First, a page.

Doomsday on March 9? NASA rubbishes rumours
This week is proving out to be an exhilarating one for stargazers as planet Earth is all set to witness another total solar eclipse and an asteroid fly-by between March 8 and 9. However, some conspiracy theorists have predicted that these bizarre events are clear signs of an imminent “Doomsday”.
As millions of people across the globe wait eagerly to witness the sheer brilliance of these two ‘cosmic’ events, a set of prophesiers have already blemished the events by predicting an impending doomsday.
Several videos have been uploaded on Youtube, where prophesiers can be seen explaining the terrible consequences of these cosmic events on Earth. Some people have said that the “end is near” as there is going to be massive destruction if the 30-metre long TX 68 asteroid hits the Earth instead of skimming past it.
According to a Youtube channel owner Linon Anderson, Doomsday preachers have said that both the events are a sign of worldwide destruction. He believes that the asteroid is going to fly past the planet, and “people make up these rumours every year.” However, he further suggested that the Asteroid could still damage all forms of communications or affect the Earth’s magnetic field.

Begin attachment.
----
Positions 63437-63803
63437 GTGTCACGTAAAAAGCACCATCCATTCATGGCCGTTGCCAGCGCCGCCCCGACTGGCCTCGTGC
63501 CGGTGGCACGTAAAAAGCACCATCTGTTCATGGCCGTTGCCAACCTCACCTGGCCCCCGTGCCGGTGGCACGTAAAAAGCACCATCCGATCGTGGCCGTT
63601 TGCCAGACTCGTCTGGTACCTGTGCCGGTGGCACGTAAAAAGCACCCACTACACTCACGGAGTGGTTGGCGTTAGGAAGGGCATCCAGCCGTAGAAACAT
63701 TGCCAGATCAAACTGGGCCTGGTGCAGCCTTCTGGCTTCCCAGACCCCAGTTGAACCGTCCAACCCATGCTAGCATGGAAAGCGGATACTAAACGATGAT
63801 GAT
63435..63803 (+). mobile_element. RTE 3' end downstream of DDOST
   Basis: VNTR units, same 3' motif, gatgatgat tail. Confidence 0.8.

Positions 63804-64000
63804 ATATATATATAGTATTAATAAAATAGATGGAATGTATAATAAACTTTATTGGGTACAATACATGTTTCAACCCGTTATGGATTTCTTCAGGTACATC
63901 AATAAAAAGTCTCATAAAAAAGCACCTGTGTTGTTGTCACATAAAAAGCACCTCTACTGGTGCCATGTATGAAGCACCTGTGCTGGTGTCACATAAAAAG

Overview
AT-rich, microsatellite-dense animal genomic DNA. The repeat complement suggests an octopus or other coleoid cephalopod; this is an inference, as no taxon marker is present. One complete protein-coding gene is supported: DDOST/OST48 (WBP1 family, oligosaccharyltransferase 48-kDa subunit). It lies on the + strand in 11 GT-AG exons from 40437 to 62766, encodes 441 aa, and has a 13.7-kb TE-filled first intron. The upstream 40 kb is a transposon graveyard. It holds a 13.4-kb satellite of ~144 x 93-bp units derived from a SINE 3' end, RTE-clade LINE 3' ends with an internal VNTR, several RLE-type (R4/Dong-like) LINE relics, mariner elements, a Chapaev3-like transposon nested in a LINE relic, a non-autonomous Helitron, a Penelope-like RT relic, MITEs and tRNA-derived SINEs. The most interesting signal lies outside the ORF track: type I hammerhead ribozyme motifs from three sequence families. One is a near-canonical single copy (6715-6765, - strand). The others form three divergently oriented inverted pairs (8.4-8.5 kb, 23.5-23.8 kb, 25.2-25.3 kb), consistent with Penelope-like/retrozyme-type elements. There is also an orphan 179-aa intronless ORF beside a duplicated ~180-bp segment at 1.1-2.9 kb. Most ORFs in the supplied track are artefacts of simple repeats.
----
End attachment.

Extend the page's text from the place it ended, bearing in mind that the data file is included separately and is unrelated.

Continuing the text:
Another Youtube video demonstrated what would happen if the asteroid actually collides with the Earth.
NASA shrugs off doomsday rumours
However, NASA has rubbished all doomsday rumours and clearly pointed out that the asteroid, which was supposed to skim past earth on March 5, will pass by around 3 million miles from Earth.
The US space administration’s Center for Near-Earth Object Studies (CNEOS) had earlier confirmed that the “asteroid poses no threat to Earth”.
"We already knew this asteroid, 2013 TX68, would safely fly past Earth in early March, but this additional data allow us to get a better handle on its orbital path," said Paul Chodas, manager of CNEOS. "The data indicate that this small asteroid will probably pass much farther away from Earth than previously thought."
"There is no concern whatsoever regarding this asteroid—unless you were interested in seeing it with a telescope," he added.